“With the introduction of the new Photos app and iCloud Photo Library, enabling you to safely store all of your photos in iCloud and access them from anywhere, there will be no new development of Aperture,” said Apple in a statement provided to The Loop. “When Photos for OS X ships next year, users will be able to migrate their existing Aperture libraries to Photos for OS.”
Yosemite compatible update will be released, but we should start packing and find a new home.
Beside the fact that they’re all great, all are captured by some smartphone bearing some silhouette of a bitten fruit.
The writing is on the wall, and has been since before Aperture 3 shipped: Aperture isn’t a priority, it’s not a battle ground where Apple is fighting to own the market, and it’s slowly wandering into obscurity and irrelevance. And if you depend on your tool and workflow to turn out the best possible images, then Aperture is no longer the solution. It’s not for pros or serious amateurs any longer, it’s for people who’ve outgrown iPhoto.
I have, very slowly, started using LR4 on my side projects. Though I have not fully trained myself to unleash the power, but it has shown promising result in my final image quality.
But the subtler look & feel that I have managed to achieve with Aperture over the years aren’t that easy to be recreated in LR4; even when I have decided not to recreate, but fully adapt to LR and let it develop a brand new look & feel, I could never be happy with the results that I’m getting.
If there’s a time where I can call it a switch, it would be this time: If there’s no new announcement regarding Aperture at the WWDC Keynote later today, LR will be replacing that lens icon on my dock.
This is not a musical documentary. Twenty Feet from Stardom uses music, and the artists behind the wonderful music to contemplate on the never-dying question about success and stardom.
It’s not a level playing field. It never is a level playing field, and you come into life understanding that. It’s not about fairness. It’s not really about talent, you know. It’s… circumstance, it’s luck, it’s destiny. I don’t know what it is, but the best people deal with that.
Success in art is a delicate topic that will haunt any living artists, one that can make or break the spirits of those who are pursuing a career in art, including my self.
Near the end, Sting summed it up quite nicely, emphasis mine:
Real musicians…, there’s a spiritual component to what they do. It’s got nothing to do with worldly success, their music is much more of an inner journey. Any other success is just cream on the cake. There’s this idea that you can go on American Idol and suddenly become a star, but you may bypass the spiritual work that you have to do to get there, and if you bypass that, then your success will be wafer thin.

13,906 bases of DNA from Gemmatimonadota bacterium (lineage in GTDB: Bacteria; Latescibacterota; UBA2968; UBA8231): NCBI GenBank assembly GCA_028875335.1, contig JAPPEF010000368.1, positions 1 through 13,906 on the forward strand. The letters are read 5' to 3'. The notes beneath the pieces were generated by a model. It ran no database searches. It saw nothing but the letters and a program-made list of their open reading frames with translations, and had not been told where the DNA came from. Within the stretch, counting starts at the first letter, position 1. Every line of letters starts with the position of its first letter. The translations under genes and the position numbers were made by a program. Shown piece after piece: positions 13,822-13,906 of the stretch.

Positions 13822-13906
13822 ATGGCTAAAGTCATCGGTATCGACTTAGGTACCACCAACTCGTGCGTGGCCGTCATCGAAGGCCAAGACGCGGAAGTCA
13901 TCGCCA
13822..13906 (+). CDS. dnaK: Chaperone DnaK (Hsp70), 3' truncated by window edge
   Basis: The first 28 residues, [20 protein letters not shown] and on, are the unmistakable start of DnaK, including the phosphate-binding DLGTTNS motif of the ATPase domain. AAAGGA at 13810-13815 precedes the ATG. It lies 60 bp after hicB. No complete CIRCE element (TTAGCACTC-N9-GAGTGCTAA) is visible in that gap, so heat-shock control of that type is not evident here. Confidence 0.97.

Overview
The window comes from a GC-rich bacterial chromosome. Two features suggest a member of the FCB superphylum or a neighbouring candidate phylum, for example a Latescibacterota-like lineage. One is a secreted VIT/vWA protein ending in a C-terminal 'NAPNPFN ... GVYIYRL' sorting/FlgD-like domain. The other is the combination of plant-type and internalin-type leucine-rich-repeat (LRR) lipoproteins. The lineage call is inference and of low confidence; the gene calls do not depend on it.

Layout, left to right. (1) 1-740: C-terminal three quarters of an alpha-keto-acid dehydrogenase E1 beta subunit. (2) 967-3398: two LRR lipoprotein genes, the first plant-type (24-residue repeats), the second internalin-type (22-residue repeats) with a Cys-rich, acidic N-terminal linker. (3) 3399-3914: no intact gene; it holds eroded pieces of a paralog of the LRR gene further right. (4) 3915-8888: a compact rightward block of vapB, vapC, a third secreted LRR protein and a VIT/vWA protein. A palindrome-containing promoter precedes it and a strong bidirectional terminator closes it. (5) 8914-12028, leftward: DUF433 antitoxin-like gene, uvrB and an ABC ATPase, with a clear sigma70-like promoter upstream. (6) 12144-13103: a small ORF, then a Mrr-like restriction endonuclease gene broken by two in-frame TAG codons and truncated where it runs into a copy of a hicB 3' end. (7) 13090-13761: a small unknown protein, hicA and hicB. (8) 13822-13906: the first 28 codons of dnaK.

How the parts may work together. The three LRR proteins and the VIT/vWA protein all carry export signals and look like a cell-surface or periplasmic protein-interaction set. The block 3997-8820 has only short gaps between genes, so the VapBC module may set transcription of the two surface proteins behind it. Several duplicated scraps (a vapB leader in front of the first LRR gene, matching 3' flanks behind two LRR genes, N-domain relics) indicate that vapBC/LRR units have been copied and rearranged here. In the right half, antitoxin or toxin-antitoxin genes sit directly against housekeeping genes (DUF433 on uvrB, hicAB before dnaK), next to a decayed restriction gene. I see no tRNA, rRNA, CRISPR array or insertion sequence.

This is a wonderful film. Great editing, good music, awesome photography, on top of it, is a nice tribute to the artists inside of us all.
John Stanmeyer won World Press Photo of the Year for the above image, he describes it as follow:
Have been asked countless times today what this photograph, Signal, means to me. While standing on the shores of the Red Sea that evening in Djibouti City, it felt as if I was photographing all of us — you, me, our brothers and sisters — all desperately trying to connect to our loved ones. In this tenuous period of human migration where despair and hope simultaneously intertwine, we seek to find comfort, a sense of balance, a desire to be home, reconnecting to something stable, reassuring. This photograph of Somalis trying to “catch” a signal is an image of all of us as we stand at the crossroads of humanity, where we must ask ourselves what is truly important, demanding our collective attention in a global society where the issues of migration, borders, war, poverty, technology and communication intersect.
Iconic shot of our generation, rightful win.
Mike & I disagree in many topics — which often includes our liking of particular photographic products — except for this brilliant tintype print, he literally picked the words out of my mind, in particular, this part:
The picture cuts to the resignation of a human being overwhelmed by addiction, such that it’s almost more a portrait of that than it is a portrait of the person. I interpret it as the look of someone who thought he had won his fight against the wolf of addiction but who suddenly finds himself right back in the battle again, as deeply as ever.
Rest in peace, Philip. (via The Online Photographer)
Go play in the rain,
Do crazy things,
Say no to easy things,
Maybe, say yes, to new things, even they sound stupid…
For the new year is coming,
And Christmas is here.
Have a great one, all.